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J Clin Microbiol. Dec 2004; 42(12): 5871–5874.
PMCID: PMC535269

Identification and Discrimination of Burkholderia pseudomallei, B. mallei, and B. thailandensis by Real-Time PCR Targeting Type III Secretion System Genes

Abstract

Burkholderia pseudomallei and B. mallei are two highly pathogenic bacteria, responsible for melioidosis and glanders, respectively. The two are closely related and can also be mistaken for B. thailandensis, a nonpathogenic species. To improve their differential identification, we describe a hydrolysis probe-based real-time PCR method using the uneven distribution of type III secretion system genes among these three species.

Burkholderia pseudomallei is the gram-negative motile bacterium responsible for melioidosis. This saprophyte inhabitant of telluric environments is mainly encountered in Southeast Asia and northern Australia but is sporadically isolated in subtropical and temperate countries (18). Melioidosis is a life-threatening disease that is mainly acquired though skin inoculation or pulmonary contamination, although other routes have been documented. B. mallei, a gram-negative nonmotile bacterium, is the causative agent of glanders. This disease mainly affects horses; humans can be infected after prolonged and close contact with these animals (11). B. pseudomallei and B. mallei are phylogenetically very similar and have nearly identical 16S ribosomal DNA sequences. They have been defined as separate species essentially due to their epidemiological and sanitary features (21). Both species are highly pathogenic and are listed in biological risk class III. Moreover, due to their high virulence by the respiratory route, both are considered potential bioterrorism agents, classified as such in list B by the Centers for Disease Control and Prevention (Atlanta, Ga.) (13). B. thailandensis is a gram-negative, motile saprophyte bacterium. This organism is nonpathogenic for humans and animals but displays phenotypic characteristics that make it appear similar to B. pseudomallei by routine diagnosis tests. Its main specific character is the ability to assimilate l-arabinose. Before being regarded as a definite species (5), B. thailandensis isolates were previously described as arabinose-positive, nonpathogenic variants of B. pseudomallei, as opposed to the arabinose-negative, pathogenic sensu stricto B. pseudomallei strains (14).

As pathogenic Burkholderia isolates are quite infrequent in clinical practice outside of the areas of endemicity, their identification could be missed, even when automated systems are used (9). PCR methods have been proposed, but these suffer from a lack of specificity (7, 15).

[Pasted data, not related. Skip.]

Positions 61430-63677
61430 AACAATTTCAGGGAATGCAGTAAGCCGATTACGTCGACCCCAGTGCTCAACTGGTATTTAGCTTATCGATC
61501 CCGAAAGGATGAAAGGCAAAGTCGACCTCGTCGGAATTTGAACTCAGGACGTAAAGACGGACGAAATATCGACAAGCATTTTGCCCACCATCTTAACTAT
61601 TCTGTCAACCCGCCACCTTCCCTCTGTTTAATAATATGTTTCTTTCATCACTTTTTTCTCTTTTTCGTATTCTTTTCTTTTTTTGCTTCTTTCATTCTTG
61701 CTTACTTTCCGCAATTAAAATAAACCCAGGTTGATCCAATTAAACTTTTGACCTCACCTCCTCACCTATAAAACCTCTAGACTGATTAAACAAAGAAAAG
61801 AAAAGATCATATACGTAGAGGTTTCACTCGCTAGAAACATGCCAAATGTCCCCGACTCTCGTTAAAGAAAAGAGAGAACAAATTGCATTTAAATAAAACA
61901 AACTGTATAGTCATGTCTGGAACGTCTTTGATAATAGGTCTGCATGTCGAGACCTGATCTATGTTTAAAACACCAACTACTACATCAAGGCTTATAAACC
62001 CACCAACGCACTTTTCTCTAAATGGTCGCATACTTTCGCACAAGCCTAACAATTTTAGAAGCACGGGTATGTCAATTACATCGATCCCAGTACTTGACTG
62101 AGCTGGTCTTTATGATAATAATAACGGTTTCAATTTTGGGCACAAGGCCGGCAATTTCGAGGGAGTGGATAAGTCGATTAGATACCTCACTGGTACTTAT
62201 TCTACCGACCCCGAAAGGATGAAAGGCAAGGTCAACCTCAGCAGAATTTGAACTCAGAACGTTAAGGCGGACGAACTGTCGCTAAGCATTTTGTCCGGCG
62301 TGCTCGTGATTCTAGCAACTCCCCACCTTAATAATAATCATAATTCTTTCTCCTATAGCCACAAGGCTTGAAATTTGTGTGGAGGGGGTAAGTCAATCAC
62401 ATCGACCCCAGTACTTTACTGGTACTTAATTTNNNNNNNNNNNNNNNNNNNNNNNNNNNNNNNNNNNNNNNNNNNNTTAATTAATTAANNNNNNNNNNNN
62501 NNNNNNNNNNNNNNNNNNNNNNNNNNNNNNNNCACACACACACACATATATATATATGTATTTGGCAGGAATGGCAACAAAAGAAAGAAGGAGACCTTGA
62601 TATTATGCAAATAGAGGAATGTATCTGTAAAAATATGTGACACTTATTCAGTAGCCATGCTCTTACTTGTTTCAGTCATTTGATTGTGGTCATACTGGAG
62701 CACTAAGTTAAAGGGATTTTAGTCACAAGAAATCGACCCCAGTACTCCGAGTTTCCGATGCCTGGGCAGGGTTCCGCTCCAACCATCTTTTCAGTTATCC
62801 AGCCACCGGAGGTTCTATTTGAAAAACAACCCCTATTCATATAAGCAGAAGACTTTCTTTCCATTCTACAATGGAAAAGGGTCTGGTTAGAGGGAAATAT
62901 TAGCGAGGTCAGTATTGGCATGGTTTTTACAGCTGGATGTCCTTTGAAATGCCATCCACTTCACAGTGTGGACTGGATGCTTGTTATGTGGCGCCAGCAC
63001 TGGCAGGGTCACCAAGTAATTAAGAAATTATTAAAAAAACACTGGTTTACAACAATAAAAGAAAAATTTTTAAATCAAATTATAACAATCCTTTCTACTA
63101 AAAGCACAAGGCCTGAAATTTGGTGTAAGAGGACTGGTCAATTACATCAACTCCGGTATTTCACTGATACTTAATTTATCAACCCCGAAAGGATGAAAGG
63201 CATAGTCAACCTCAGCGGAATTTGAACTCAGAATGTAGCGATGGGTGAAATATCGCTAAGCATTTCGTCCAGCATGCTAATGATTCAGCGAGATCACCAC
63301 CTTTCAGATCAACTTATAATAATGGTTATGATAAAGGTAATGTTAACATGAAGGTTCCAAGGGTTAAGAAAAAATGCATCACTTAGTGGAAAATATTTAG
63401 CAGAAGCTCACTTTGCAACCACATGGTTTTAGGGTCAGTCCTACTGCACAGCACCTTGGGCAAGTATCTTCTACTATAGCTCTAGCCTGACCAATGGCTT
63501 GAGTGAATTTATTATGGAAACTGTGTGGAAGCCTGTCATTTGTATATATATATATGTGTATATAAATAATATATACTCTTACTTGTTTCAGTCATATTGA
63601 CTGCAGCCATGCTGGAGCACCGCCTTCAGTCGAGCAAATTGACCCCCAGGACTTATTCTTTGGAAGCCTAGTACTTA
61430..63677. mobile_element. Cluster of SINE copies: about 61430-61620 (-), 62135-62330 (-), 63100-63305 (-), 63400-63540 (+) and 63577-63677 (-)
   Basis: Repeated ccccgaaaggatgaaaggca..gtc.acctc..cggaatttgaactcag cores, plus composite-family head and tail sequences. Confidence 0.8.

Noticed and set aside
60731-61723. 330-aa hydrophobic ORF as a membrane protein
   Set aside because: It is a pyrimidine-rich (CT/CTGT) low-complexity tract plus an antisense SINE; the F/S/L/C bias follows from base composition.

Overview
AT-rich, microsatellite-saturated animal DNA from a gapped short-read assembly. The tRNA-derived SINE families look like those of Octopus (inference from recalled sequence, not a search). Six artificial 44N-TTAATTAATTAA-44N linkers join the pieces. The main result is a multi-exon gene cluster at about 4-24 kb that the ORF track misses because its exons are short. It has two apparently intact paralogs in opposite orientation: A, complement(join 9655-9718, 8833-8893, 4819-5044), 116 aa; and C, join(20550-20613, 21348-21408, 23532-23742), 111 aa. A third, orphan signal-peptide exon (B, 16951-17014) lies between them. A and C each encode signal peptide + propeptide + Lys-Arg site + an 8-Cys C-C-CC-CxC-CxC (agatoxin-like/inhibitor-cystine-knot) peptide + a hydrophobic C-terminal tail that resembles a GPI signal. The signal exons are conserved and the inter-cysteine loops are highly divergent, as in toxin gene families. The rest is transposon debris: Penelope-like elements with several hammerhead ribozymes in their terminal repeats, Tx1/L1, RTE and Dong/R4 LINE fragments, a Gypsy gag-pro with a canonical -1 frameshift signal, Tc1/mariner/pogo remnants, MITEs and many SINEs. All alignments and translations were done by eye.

The type III secretion system (TTS) is a toxin delivery mechanism that allows pathogenic bacteria to inject toxic substances into the cytoplasm of the host's cells. This “toxin gun” was first described for Salmonella spp. and Shigella flexneri (3, 6) but is now documented in numerous animal- and plant-pathogenic bacteria (8, 22). This mechanism relies on a multiprotein assembly showing strong similarities with the flagella structure (1, 4).

Winstanley et al. (19) reported the first TTS gene cluster, TTS1, in B. pseudomallei. The presence of TTS1 has been correlated with an Ara phenotype (20) and with pathogenicity (16, 17). An in silico study (12) demonstrated the presence of a partial TTS1 analog in B. mallei. A second type III secretion system (TTS2) has been demonstrated for B. pseudomallei, B. mallei, and B. thailandensis (12); the role of these genes has not yet been elucidated.

The present study shows that the uneven distribution of TTS genes among B. pseudomallei, B. mallei, and B. thailandensis provides a means for distinguishing these three species by PCR.

Primer and probe design.

Real-time PCR assays using hydrolysis probes were designed for three genetic markers: orf11 and orf13 from TTS1 and BpSCU2 from TTS2 (Table (Table1).1). The sequences of these open reading frames were obtained from the recently completed B. pseudomallei K96243 genome sequence. These sequence data were produced by the B. pseudomallei Sequencing Group at the Sanger Institute and can be obtained from ftp://ftp.sanger.ac.uk/pub/pathogens/bps/; they are consistent with the TTS1 sequence deposited by Winstanley et al. under the GenBank accession number AF074878. Sequence specificity was checked by (i) BLAST searches for nearly exact matches via the site http://www.ncbi.nlm.nih.gov/BLAST/ and (ii) analysis of the genome sequences of B. mallei (available at The Institute for Genomic Research website http://www.tigr.org) and of B. cenocepacia (available at the Sanger Institute website http://www.sanger.ac.uk/Projects/B_cenocepacia) performed using the BLAST facilities provided at these websites. The three markers studied exhibited identities only with sequences from B. pseudomallei, B. mallei, or B. thailandensis. No significant similarities with sequences from other bacteria, even from beta-proteobacteria, such as members of the B. cepacia complex or Ralstonia species, were found. Primers and probes were designed with Beacon Designer software (Premier Biosoft International, Palo Alto, Calif.).